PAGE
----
Banks fear ID cards have lost useful features

Banks fear ID cards have lost useful features

Summary: The UK financial services industry has expressed concerns that security features which would have made the card useful in certain financial transactions have been stripped from the scheme

TOPICS: Security

While the Home Office is hoping ID cards will one day be used for everything from claiming benefits to opening bank accounts, the UK financial services industry has its doubts over how useful the cards will prove.

The UK payments association Apacs — whose members includes the UK's major high-street banks — is worried that security features which would have made the card useful for checking identity in large money transfers and online transactions have been stripped from the scheme.

Head of security for Apacs Colin Whittaker told a conference hosted by the BCS Security Forum yesterday: "Some of the features we were expecting in the ID card are not going to be present for the foreseeable future.

"There's nothing in the middle tech range which is where a lot of the user case scenarios — particularly in the financial sector — are going to give more value. For example, doing a high-value cash withdrawal, a counter-based withdrawal, where a financial institution asks you to put the ID card in a reader, checks it's a valid card and takes a PIN."

He added: "The online capabilities that we were hoping were going to be present are unlikely to be there for the foreseeable future."

According to the Home Office, it is important not to overcomplicate the card with too many features.

Speaking at the same event, identity minister Meg Hillier said: "If you try and lay too much on something then you risk overwhelming it and making it too complex.

"You risk the core and the core is that we have an ID register that is safe and links an individual to their ID."

Apacs's Whittaker questioned whether the ID scheme's expense will outweigh its usefulness. "I have some grave concerns as to whether we are going to get the services we want at a cost that is going to be meaningful," he said.

Barclaycard too has reservations over where the cards can be used in financial services. Richard Mould, head of card innovation at Barclaycard, told the conference: "We are a commercial sector. I need to think 'is there a product, a service that I can charge for and that my customers want?'. I have not witnessed any yet."

Mould said Barclays is happy with the PINsentry card reader that it uses to secure its own online transactions and currently sees no reason to switch to using ID cards.

Apacs meanwhile would like a "simple" and "elegant" electronic way to prove the authenticity of the ID card using cryptography, similar to that used in existing credit and debit cards. It also wants some form of PIN-based verification to be useable with the cards, Whittaker said.

Topic: Security


Nick Heath is chief reporter for TechRepublic UK. He writes about the technology that IT-decision makers need to know about, and the latest happenings in the European tech scene.

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  • Another one bites the dust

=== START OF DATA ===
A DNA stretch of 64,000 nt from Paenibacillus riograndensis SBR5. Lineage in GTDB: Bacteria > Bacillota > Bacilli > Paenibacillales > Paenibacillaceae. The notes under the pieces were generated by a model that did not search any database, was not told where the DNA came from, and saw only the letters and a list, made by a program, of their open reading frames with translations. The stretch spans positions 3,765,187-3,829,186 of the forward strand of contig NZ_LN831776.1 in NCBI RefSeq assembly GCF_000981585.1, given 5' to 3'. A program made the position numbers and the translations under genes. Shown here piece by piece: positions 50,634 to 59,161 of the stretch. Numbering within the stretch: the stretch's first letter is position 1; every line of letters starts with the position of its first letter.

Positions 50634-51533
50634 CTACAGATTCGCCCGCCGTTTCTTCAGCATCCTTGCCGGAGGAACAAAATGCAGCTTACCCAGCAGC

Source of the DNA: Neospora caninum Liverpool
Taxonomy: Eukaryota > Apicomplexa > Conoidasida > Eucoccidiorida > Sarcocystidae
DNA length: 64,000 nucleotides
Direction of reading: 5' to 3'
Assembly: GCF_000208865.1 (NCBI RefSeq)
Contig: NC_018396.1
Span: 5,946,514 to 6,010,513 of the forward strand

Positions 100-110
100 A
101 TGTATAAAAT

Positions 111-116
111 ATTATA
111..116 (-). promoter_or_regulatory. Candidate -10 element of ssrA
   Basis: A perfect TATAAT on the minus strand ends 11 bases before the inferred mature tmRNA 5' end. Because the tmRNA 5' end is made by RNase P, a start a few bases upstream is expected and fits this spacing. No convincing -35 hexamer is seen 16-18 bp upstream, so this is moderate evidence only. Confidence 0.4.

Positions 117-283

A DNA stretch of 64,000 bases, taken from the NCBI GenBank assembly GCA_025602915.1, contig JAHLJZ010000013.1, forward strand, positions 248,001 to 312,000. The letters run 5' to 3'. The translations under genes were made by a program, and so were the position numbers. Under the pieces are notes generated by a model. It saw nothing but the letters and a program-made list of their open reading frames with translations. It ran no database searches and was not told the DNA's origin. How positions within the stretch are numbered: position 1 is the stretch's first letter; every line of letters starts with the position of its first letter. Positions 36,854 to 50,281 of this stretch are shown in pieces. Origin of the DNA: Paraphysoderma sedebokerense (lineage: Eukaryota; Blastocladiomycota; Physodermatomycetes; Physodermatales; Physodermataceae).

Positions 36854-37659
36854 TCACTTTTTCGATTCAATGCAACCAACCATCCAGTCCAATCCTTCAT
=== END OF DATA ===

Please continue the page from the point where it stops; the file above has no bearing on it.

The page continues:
So yet another sector that the Home Office were holding up as being the reason for having an ID card has gone by the wayside. We know, because even ministers agree, that the UK ID card scheme won't stop terrorism. Other responsible bodies have agreed that it also won't stop identity theft (it will likely make it worse in fact), or benefits cheating or illegal immigration, organised crime, pavement fouling (that's a job for anti-terrorist laws) or even fraudulent library loans.

    The only thing stopping the Home Office from getting up on their hind legs and admitting that the whole scheme is a complete waste of public funds, is their ever present arrogance. They simply cannot admit that they are human, and therefore fallible and have indeed made a monumental booboo on this one.
    Andrew Meredith
  • Id cards will not work - we live in a free country

    I am surprised banks ever thought ID cards would work. In a few years time the government would make it compulsory to carry ID Cards. Therefore, I will not carry one. I was born in a free country (thanks to a previous generation). This governent is using the excuse of terrorism to introduce restricive laws (2003 Licencing Act which makes protest harder; DNA database; more CCTVs per head than any other country etc etc.).
  • Condemned from the start

    The whole issue of the ID card is condemned from the start and is no way likely to succeed as is the norm with anything the Home Office runs. It will be watered down again and again to cut costs until it becomes so ineffective that it is no more than a glorified driving licence. (And we all know about driving licences and how simple it is to get one, and another one and so on). The whole cost of ID cards grossly outweighs the advantages and benefits it has been hoped it would confer, rendering it no more than an economic burden.
    If the Government consider it to of use to control welfare benefit payments then it would perhaps be more value if a photo version of it was introduced as a requisite for claiming welfare payments and benefits from DWP and local authorities. The cost of this would doubtless be recouped from the reduction in fraud.